In a partnership of oddly capitalized brand names, AriZona is releasing a shoe with adidas.

The shoes come out today at a pop-up store in downtown Manhattan.

The colorways will be “bright pinks, yellows, and vivid greens,” showcasing AriZona’s “iconic flower patterns.”

The answer is on the shoe itself. The tongue reads “99¢ Great Buy!” The same phrase is emblazoned on cans of AriZona sitting in the fridge at your neighborhood bodega.

From a brand perspective, the shoes are ads themselves. They tell the unique story of the product, both through its iconography and its uniquely low price.

These “ads” aren’t distributed through normal channels, but through news sites writing about them (because they’re 99¢).

Thus sneakerheads will pay hundreds if not thousands of dollars at re-sale to wear mini-billboards on their feet.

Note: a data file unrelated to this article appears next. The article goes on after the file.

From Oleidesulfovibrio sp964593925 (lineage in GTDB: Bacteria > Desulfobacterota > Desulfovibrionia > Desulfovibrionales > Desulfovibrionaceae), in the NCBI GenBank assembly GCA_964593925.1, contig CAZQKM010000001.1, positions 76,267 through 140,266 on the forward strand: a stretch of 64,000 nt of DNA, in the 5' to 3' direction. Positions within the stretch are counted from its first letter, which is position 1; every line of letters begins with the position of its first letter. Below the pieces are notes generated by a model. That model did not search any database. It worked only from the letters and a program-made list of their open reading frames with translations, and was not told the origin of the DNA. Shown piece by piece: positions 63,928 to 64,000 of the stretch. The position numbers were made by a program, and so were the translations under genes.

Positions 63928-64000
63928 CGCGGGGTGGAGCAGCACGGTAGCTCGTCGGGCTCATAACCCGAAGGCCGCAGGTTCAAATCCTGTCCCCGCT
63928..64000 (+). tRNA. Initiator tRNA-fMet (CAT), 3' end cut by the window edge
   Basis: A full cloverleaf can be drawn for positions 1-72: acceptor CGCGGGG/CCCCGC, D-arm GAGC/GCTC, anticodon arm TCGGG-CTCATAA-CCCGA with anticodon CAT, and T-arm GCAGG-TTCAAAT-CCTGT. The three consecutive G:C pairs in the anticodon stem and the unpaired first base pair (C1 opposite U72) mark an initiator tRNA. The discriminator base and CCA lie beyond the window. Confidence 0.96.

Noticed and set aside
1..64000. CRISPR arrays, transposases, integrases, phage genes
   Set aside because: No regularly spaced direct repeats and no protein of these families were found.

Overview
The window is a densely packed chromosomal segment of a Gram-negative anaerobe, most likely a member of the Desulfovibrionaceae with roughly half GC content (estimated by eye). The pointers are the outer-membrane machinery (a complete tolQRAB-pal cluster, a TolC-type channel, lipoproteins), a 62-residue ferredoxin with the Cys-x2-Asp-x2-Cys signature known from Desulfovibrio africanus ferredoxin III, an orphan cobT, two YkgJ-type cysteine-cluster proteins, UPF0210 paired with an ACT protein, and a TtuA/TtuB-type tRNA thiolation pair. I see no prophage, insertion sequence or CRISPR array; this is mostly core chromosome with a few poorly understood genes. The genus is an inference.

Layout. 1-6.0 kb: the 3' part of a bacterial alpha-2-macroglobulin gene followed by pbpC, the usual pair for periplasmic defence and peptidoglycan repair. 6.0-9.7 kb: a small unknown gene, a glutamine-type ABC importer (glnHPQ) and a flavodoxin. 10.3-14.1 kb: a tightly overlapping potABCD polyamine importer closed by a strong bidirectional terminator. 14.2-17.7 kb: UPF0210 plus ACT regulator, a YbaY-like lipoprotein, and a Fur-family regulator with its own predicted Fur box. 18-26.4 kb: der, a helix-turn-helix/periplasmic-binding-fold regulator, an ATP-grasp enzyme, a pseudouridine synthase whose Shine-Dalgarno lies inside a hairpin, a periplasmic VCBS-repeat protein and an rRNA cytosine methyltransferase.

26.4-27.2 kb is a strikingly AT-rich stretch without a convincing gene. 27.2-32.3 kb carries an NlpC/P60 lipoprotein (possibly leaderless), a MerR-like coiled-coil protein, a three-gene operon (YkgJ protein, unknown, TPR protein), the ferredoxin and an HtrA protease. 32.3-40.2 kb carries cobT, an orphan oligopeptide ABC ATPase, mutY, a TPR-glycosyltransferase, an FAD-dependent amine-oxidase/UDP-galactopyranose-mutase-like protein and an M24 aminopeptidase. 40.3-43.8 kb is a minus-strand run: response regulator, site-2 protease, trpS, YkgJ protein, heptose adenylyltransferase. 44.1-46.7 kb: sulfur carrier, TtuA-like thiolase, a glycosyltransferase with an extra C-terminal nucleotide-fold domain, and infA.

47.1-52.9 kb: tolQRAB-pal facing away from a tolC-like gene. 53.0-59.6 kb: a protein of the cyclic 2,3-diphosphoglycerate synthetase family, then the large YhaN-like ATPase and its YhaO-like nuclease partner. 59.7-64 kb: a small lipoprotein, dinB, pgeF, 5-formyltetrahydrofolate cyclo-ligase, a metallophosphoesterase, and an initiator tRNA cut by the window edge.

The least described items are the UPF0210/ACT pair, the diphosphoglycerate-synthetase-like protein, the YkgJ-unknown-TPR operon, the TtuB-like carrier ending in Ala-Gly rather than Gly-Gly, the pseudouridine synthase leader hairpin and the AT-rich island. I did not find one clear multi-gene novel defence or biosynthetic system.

Then what will they do? Amplify those “ads” on social media.


Wizard of OZ

The Future. The federal government is full speed ahead on so-called Opportunity Zones. They will have a huge impact on artists, creators, and entrepreneurs. Expect them to spark innovation hubs in unexpected places.

What are Opportunity Zones?
OZs are a brand new tax incentive created by Trump’s 2017 tax reform bill.

They give tax benefits to investors in certain “economically distressed” areas across the country. Their purpose is to make these areas less distressed.

Roughly 12% of the neighborhoods (AKA “census areas”) of the country have been designated OZs.

These are generally low income, high minority areas.